The Samsung UND8000 LED-based LCD TV shows the company's considerable technological know-how brought to bear on a simple design goal: to make the "TV" itself disappear as much as possible when turned on, leaving nothing but the picture. The design is a spectacular visual success that will command attention and be worth the exceedingly high price to some buyers with cash to burn. And despite its compact dimensions, the UND8000 also manages to squeeze in more features than just about any TV we've ever reviewed.
Other buyers, however, will have a hard time overlooking its principal weakness: picture quality. Its screen lacks the brightness and color uniformity required for peak performance, apparently a casualty of that awesome design. The UND8000 represents a simple choice between a quality picture and the best design and features. We think that buyers who can afford this TV shouldn't have to make that choice, but for now they do.
We've long lauded the "all-picture" look as the pinnacle of TV design, and Samsung's newest high-end LED comes closer than any TV so far. It doesn't have much of anything around the screen, and the measurements are as sexy as any to TV design aficionados: the "bezel" is 0.2 inch by Samsung's count, and the distance from the edge of the picture to the edge of our 55-inch review sample's panel is 0.375 inch according to our tape measure.
The remote included with Samsung's flagship TVs like the UND8000 is a flipper. The top side of the wedge-shaped rectangle offers standard TV controls that shoot infrared commands to the TV, while the bottom gets a full QWERTY keypad along with a screen, and works via Bluetooth (which doesn't need line-of-sight).
The new Smart Hub is the home page for all apps and provides shortcuts to local streaming sources (music, photos, and videos via DLNA and USB), inputs, and even a schedule manager. It delivers a wealth of options, albeit on a crowded screen that's intimidating at first.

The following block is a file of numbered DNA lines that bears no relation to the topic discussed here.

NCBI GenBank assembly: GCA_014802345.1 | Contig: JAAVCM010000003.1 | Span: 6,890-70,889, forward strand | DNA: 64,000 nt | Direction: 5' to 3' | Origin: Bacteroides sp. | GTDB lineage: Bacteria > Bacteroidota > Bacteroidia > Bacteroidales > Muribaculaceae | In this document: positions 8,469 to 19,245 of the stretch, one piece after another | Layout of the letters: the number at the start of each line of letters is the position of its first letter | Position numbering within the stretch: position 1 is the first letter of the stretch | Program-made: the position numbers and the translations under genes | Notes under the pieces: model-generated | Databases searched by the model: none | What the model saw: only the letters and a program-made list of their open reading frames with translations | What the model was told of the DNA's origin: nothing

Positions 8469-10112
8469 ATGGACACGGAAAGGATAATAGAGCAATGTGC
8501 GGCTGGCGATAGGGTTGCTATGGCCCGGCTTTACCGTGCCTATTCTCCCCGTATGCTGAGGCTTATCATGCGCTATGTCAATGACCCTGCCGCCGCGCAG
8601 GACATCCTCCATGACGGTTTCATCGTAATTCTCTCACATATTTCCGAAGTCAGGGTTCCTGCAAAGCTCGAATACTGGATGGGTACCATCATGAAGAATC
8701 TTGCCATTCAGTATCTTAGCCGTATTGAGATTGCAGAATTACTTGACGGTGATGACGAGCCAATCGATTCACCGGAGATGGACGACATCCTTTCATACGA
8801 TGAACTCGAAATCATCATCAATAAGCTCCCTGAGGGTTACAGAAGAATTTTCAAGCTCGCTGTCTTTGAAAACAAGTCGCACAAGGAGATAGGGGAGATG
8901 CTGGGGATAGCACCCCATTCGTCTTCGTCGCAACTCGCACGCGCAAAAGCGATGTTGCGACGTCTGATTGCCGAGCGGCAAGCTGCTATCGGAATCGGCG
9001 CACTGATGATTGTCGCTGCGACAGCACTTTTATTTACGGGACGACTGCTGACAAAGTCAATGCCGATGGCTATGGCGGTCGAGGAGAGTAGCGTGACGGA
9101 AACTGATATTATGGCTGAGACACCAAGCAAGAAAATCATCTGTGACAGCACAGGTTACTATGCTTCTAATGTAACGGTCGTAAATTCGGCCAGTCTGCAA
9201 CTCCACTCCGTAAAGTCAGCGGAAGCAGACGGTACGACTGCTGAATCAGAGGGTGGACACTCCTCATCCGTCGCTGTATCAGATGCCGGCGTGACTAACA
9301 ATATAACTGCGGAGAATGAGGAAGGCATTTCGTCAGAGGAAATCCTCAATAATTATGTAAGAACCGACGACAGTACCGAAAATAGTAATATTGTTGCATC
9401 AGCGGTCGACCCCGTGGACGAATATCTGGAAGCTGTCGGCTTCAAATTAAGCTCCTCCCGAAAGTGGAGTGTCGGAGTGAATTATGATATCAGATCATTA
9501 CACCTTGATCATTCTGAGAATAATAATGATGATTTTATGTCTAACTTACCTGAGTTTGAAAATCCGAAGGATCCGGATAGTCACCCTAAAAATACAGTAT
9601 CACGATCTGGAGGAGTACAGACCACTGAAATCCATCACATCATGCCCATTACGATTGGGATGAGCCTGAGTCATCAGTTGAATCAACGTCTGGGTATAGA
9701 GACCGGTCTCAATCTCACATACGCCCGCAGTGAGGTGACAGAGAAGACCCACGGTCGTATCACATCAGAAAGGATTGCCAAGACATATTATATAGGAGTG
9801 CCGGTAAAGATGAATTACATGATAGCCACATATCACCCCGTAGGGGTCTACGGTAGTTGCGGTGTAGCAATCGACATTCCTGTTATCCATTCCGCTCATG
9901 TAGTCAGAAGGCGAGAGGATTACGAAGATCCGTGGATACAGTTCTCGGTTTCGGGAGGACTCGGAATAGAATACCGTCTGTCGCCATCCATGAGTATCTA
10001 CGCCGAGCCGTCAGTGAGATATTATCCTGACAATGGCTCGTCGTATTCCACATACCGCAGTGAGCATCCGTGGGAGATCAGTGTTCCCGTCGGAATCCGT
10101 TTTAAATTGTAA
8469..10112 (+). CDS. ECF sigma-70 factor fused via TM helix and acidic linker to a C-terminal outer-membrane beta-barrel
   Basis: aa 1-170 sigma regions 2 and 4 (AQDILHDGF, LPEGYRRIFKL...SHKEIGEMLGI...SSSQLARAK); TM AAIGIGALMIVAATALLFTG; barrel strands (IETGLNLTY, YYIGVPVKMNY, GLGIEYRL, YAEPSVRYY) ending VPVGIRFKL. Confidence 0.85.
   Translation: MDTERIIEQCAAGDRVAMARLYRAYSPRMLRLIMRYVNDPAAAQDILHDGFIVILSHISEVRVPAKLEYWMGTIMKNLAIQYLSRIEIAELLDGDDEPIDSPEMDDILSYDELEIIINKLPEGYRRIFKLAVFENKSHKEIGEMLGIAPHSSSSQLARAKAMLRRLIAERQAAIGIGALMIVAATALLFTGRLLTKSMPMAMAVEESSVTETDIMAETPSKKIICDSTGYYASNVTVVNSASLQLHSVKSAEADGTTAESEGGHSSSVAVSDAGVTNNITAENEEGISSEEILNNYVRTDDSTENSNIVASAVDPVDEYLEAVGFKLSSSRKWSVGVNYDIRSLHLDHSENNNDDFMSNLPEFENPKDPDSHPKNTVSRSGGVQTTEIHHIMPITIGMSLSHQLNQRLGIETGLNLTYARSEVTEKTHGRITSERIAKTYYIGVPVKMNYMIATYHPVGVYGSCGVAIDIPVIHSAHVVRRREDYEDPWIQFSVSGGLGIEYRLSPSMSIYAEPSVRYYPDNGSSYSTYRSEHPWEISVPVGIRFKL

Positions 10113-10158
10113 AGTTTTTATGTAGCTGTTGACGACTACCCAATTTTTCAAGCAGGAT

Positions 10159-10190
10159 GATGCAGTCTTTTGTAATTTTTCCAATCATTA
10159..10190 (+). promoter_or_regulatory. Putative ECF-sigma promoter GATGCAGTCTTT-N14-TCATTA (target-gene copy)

There's some ability to customize the Hub, but we were disappointed that we couldn't remove icons for AllShare, Channel, and others we didn't want.
The UND8000 also gets a Web browser, a feature not available on the cheaper models (aside from the UND7000). The browser is serviceable but slow.
Samsung's 2011 TV menus have been refreshed and also feel a bit snappier than before. The main column of adjustments, formerly transparent, is now bright opaque blue on the D8000, with rounded edges and good-size text. Each major menu item gets a text explanation, and many are accompanied by helpful little illustrations.
The main step-up feature that differentiates the UND8000 from the UND7000 models is local dimming from the edge-lit LED backlight. Samsung calls it "micro dimming" this year, and says it uses more zones than on the UNC8000 from 2010--not divulging how many--and touts a new light dispersal plate said to improve uniformity. The plate doesn't work very well as far as we can tell, however.
The Samsung UND8000 doesn't deliver the kind of picture quality we expected from a flagship HDTV at this price level. Its Achilles' heel is poor uniformity, which affects many categories of performance by unevenly lighting the screen. Black levels and color in the central screen area subject to calibration and measurement were excellent, but if you consider the entire screen this thin TV falls short of other edge-lit LED models, including Samsung's own UND6400 series.